|Rediff India Abroad Home | All the sections|
The taste of India leaves Chinese drooling
January 15, 2008 12:34 IST
As India and China are taking steps to enhance their bilateral ties, Indian curry is playing a major role in cementing friendship between the two peoples.
There is a growing interest among the Chinese to savour the gastronomical delight of the Indian food.
Restaurants in the Chinese capital specializing in Indian cuisine have reported that up to 70 per cent of their customers are made up of Chinese.
Foreign expatriates and tourists who used to frequent these restaurants are now making way for Chinese.
"Every day we are seeing more and more Chinese, and many times they are trying the food for the first time and enjoying it," says Bheemarao Satish, manager in the Beijing [Images] outlet of the famous 'Indian Kitchen' chain.
"Actually, our role is for India, we are promoting our food and our culture to the Chinese people," Satish, who hails from Chennai, was quoted as saying by state-run China Daily.
Ever since it stepped on the Chinese soil, Indian Kitchen has gradually spread its wings and now boasts of 16 outlets across China. It was founded in 1990 in Macao, a Special Administrative Region of China, by Antony Munuswamy, also hailing from Chennai.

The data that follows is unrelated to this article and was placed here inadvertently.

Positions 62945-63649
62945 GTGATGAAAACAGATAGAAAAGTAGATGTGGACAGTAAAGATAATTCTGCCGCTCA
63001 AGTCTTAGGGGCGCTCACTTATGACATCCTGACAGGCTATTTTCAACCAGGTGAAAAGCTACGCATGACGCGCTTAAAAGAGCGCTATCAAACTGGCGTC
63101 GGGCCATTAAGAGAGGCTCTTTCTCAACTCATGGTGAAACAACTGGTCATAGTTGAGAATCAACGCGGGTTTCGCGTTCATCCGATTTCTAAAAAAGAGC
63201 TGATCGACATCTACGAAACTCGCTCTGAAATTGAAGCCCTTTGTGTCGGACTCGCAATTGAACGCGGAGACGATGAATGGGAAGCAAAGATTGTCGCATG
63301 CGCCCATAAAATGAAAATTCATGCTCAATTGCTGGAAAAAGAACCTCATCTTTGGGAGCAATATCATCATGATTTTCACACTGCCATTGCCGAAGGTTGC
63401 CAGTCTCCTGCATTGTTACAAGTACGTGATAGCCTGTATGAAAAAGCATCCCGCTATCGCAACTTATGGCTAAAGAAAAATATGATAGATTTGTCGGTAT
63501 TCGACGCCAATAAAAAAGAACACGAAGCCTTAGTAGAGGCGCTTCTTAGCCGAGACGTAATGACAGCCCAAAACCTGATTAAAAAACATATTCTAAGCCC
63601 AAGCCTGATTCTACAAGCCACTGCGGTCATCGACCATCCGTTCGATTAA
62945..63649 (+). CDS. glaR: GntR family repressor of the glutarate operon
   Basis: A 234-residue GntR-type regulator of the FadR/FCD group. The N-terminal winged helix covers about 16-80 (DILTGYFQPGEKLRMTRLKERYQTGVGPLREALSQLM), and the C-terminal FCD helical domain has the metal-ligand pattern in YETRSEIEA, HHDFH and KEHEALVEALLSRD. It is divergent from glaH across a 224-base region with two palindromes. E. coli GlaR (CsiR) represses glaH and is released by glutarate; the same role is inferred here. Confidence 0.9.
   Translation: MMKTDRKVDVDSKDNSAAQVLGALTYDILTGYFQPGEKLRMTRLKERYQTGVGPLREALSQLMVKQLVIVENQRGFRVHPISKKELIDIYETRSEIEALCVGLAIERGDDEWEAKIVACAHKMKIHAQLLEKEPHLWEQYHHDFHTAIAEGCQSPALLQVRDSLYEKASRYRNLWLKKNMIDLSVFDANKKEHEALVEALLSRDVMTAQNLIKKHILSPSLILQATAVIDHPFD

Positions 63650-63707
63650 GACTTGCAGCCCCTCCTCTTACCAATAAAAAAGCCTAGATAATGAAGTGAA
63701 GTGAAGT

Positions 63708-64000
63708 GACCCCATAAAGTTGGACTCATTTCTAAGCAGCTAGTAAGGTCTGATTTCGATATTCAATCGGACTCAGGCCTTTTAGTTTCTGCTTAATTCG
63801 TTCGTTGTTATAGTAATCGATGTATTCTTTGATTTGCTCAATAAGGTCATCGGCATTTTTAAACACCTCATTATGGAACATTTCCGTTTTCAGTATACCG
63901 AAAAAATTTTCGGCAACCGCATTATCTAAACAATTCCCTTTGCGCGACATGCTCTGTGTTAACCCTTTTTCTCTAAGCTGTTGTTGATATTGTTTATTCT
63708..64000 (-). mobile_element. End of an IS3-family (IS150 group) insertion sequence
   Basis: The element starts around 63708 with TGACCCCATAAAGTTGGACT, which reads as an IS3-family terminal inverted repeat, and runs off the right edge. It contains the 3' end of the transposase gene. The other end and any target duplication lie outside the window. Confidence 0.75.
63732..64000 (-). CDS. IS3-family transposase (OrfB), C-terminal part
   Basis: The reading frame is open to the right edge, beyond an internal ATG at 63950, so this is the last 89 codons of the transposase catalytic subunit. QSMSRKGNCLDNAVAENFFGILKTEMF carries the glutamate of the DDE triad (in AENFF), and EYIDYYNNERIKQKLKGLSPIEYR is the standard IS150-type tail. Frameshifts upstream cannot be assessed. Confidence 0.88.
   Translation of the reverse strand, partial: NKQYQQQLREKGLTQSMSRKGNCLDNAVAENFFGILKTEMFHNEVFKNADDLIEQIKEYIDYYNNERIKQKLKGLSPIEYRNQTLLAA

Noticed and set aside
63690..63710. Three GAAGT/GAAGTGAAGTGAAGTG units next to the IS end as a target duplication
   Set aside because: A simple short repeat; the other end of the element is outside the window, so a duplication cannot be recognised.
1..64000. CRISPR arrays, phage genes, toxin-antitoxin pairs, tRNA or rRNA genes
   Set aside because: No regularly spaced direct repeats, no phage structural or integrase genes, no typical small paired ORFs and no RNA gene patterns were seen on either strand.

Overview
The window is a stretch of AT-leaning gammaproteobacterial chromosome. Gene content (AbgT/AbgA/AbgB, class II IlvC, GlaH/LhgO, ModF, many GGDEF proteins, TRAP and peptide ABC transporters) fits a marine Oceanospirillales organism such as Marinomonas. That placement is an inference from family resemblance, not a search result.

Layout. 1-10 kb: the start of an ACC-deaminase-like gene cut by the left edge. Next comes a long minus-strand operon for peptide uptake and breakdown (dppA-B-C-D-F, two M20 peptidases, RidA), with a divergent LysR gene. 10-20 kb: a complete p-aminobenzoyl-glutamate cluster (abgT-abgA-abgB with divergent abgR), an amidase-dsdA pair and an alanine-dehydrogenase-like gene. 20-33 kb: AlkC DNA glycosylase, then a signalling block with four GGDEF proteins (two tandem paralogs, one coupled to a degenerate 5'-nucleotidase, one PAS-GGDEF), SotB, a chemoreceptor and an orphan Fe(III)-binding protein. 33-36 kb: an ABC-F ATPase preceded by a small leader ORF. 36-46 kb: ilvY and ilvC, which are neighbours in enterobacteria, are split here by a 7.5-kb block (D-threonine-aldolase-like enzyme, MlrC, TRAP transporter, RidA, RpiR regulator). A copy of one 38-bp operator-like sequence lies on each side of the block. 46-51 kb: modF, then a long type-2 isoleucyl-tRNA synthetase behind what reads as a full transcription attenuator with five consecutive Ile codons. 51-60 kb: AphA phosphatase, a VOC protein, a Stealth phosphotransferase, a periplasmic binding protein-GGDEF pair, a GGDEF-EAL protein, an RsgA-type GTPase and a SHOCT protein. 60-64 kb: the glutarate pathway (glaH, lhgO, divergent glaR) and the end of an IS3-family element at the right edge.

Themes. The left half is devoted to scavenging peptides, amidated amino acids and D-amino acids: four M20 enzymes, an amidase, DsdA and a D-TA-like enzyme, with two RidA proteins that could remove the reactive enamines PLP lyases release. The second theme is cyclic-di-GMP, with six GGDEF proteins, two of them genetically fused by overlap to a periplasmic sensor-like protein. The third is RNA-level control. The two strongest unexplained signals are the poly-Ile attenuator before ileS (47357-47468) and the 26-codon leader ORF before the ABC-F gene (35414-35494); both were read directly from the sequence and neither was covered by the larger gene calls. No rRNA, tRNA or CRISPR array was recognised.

Chen Jian, owner of Raj Indian restaurant and bar, says that 70 per cent of his customers are Chinese.
"This shows that the ordinary Chinese want to know more about their Indian neighbours, and they think gastronomy is a good start."
Chen started his business in a redecorated courtyard in 2003.
He says his staff is happy to introduce Indian food to Chinese customers, who may have little knowledge of what comprises this exciting cuisine, besides curry.
"Indian food differs a lot from the Chinese cuisine. For example, fish are served as fillets in Indian, while the Chinese will keep the bones and head, which is thought to be the most precious and nutritious part," he says.
"Many Chinese customers wonder why they should pay so much for curried fish since they have no head".
Chen, who employs several cooks, travels to India frequently looking for more authentic seasonings, as more and more customers desire to experiment with Indian food.